GI Bill Study Abroad Clarification Issued


Students eligible for college funding under the GI Bill have a wonderful benefit available to them. But with so many people living and working abroad, taking college classes at foreign schools and having those classes covered under the GI Bill has been a challenge.

President Franklin D. Roosevelt signs the GI Bill.

To clear the confusion and to offer clarification on what the federal government will or will not pay, the Veterans Administration has issued fresh guidelines.

Eligibility Tests

Those guidelines emphasize three “tests” to help eligible recipients determine if they qualify for funding:

1. Students must be enrolled in courses that will apply to their program.

2. The programs at the “host” school in the foreign country must be approved.

3. VA cannot pay any fees specific to studying abroad unless the student is required to study abroad as part of their program.

GI Bill funding can only be used to pay for study abroad if it is a mandatory part of a student’s academic program and those benefits cannot be used to reimburse arbiter study-abroad programs. The VA issued a worksheet detailing the rules affecting study abroad students.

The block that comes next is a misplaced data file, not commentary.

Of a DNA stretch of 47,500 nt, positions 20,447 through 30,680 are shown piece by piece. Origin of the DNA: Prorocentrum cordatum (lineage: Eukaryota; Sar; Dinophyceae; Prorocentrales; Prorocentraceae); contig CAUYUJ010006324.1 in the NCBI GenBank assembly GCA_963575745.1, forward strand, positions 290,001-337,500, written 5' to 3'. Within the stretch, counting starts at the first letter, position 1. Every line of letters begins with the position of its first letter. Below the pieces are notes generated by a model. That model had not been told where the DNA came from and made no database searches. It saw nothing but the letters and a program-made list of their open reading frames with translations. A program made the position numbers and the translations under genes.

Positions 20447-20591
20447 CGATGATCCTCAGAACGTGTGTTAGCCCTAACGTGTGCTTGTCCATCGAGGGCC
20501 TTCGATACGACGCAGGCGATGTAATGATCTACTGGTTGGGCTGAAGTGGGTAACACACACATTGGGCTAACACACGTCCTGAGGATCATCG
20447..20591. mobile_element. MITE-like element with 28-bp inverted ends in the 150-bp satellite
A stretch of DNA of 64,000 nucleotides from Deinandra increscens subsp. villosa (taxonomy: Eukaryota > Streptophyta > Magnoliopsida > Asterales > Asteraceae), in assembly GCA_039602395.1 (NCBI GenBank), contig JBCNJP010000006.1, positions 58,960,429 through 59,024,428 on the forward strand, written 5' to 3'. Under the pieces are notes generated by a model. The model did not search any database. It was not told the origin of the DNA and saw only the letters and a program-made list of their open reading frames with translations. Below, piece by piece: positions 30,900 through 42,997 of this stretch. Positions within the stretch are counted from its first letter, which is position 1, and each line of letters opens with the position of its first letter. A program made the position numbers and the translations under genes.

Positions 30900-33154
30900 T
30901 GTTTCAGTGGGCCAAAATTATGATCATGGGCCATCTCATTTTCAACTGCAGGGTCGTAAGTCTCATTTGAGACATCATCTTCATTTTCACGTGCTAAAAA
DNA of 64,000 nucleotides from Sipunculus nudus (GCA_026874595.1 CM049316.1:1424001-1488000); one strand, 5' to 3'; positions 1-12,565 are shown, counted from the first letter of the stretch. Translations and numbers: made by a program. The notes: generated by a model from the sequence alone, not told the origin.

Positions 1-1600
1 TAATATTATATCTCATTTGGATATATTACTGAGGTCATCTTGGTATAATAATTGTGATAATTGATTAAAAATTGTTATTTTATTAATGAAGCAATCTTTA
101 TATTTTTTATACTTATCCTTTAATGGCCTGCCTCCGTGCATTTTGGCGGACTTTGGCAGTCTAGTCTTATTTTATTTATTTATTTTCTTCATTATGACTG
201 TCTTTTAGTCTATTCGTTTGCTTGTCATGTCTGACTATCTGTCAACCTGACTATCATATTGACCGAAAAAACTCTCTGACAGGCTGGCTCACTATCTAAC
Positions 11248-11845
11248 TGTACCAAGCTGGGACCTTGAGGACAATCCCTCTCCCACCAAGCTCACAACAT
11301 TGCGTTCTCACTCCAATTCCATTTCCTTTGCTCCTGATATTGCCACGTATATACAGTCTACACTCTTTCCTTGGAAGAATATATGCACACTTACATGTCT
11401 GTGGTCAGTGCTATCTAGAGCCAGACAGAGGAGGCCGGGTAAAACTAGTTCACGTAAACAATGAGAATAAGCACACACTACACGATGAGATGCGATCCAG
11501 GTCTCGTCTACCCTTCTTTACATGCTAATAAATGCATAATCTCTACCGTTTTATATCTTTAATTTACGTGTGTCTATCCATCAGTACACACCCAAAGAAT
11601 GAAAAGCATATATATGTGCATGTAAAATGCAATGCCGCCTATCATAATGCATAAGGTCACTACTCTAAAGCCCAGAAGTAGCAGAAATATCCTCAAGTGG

Bill Anniversary

June 22 marked the 66th anniversary of the GI Bill, signed into law by President Franklin D. Roosevelt. That law is formally known as the Servicemen’s Readjustment Act of 1944.

Before the second world war, very few Americans could afford to go to college. With the passage of the GI Bill, higher education opportunities were suddenly within reach of millions of Americans. According to government records, 49 percent of college admissions in 1947 involved GI Bill recipients.

Important Changes

By the time the original GI Bill ended, July 25, 1956, 7.8 million of the 16 million World War II Veterans had participated in an education or training program. The bill was revamped in 1984 and again in 2009.

Under the changes approved in 2009, the law gave Veterans with active duty service on, or after, Sept. 11, 2001, enhanced educational benefits to cover more expenses, provide a living allowance, money for books and the ability to transfer unused educational benefits to spouses or children.

For details about the Post-9/11 GI Bill for Veterans, please visit

Adv. — Not a veteran? Visit for student aid information including loans, grants and scholarships.


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